astigmatism associated with the keratoconus.

2. They are easy to insert, remove and clean.

3. They provide excellent health to the eye, because they allow the cornea to “breath” oxygen directly through the lens.

4. The central zone of the lens fits directly over the cone. Consequently, the lens will not slide around on the cornea causing ocular irritation or scarring. The concept of this unique fit is similar to the manner in which a bra is fitted over a breast.

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Scleral Lenses For The Treatment of Advanced Keratoconus, Pellucid Marginal Degeneration and Post-Lasik Ectasia

In the more advanced cases of Keratoconus, Pellucid Marginal Degeneration and Post-Lasik Ectasia, small diameter gas permeable lenses will not work. This is especially true when there is a degradation of the outer cellular layer of the Cornea known as the Epithelium. When this layer of the Cornea is compromised, the Cornea will not be able to support any form of lens whether it be a soft lens, a hybrid lens or a gas permeable contact lens. The only lens that will provide clear, comfortable and stable vision is a gas permeable Scleral Lens. This lens will work because it does not touch the Cornea. In fact, the entire lens vaults over the compromised Cornea and is supported by the white portion of the eye known as the Sclera. The space between the back surface of the lens and the front surface of the Cornea is filled with unpreserved Sterile Saline Solution. Therefore, the front surface of the eye is always in a liquid environment. Vision and comfort is almost always excellent.

These Scleral Lenses are not only used by me for the treatment of Advanced Keratoconus, but also for the restoration of vision and comfort in those patients who have suffered loss of vision due to Corneal Transplant Surgery, Post-Refractive Surgeries such as Lasik, R-K, PRK, and Chronic Dry Eye due to Disease and Ocular Trauma. In addition, the Scleral Lenses have a Therapeutic effect on the Cornea. Many Compromised Corneas become significantly healthier after having a Scleral Lens protecting the delicate tissue from the environment and from the lids rubbing against this tissue.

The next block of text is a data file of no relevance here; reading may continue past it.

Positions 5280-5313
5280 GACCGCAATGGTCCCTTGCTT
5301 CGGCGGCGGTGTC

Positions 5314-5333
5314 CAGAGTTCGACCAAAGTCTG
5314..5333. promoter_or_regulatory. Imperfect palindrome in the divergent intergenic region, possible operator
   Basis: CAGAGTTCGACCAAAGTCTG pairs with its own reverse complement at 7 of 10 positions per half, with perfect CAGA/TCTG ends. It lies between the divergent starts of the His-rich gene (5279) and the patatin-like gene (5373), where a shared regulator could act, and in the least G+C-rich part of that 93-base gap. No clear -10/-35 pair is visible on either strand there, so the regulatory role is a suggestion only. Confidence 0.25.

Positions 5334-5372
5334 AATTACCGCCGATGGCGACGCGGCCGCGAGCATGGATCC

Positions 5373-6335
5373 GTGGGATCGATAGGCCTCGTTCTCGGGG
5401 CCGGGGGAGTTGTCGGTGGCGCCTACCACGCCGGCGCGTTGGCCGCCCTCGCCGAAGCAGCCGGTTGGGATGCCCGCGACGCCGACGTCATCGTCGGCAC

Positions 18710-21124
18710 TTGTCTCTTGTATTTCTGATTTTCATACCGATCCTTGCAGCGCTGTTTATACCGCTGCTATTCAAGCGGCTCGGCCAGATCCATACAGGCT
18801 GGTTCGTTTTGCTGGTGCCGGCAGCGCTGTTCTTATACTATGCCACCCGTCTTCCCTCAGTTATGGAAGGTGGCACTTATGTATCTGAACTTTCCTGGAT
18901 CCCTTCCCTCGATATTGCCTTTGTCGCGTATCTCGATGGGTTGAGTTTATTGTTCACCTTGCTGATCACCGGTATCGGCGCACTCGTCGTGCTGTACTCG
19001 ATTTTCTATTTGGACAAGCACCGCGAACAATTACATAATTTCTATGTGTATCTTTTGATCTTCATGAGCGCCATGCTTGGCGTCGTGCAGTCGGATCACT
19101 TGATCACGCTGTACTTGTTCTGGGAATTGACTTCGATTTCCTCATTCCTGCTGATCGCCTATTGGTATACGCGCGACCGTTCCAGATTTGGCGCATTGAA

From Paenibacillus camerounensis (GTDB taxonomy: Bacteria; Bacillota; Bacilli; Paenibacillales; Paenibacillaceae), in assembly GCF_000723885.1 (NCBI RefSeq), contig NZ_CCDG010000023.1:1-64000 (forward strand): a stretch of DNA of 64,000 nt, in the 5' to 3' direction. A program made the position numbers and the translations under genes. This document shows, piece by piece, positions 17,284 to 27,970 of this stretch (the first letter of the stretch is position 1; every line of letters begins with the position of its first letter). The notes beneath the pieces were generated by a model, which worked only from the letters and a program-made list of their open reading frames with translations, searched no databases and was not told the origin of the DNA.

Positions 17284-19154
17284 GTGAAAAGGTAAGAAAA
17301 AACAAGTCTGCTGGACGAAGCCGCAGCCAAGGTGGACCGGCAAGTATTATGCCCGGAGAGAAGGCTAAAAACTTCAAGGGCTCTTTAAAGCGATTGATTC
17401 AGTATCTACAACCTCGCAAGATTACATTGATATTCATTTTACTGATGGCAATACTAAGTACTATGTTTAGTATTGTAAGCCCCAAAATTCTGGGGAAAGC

Why is it that I always have pain in my eyes and the sunlight “kills” me?

The lenses that you are wearing are probably not fit correctly. We see this often when the lenses are fit too flat, and the design of the lens is not appropriate. The lenses are moving excessively over the cornea with each blink causing abrasions to the apex of the cone. If this continues, irreversible scarring will result and visual acuity will diminish. When I get to see a cornea like this, I often have to refit with a new rigid lens over a special soft lens which acts as a bandage. The soft lens allows the cornea to heal, while the rigid lens provides vision. Typically, this “piggy back” combination lasts no more than a few weeks. As the cornea heals, new measurements of the corneal curves are taken. It is not unusual to encounter changes in the curves and contour of the healed cornea. As this takes place, new rigid lenses are ordered to fit the healed cornea.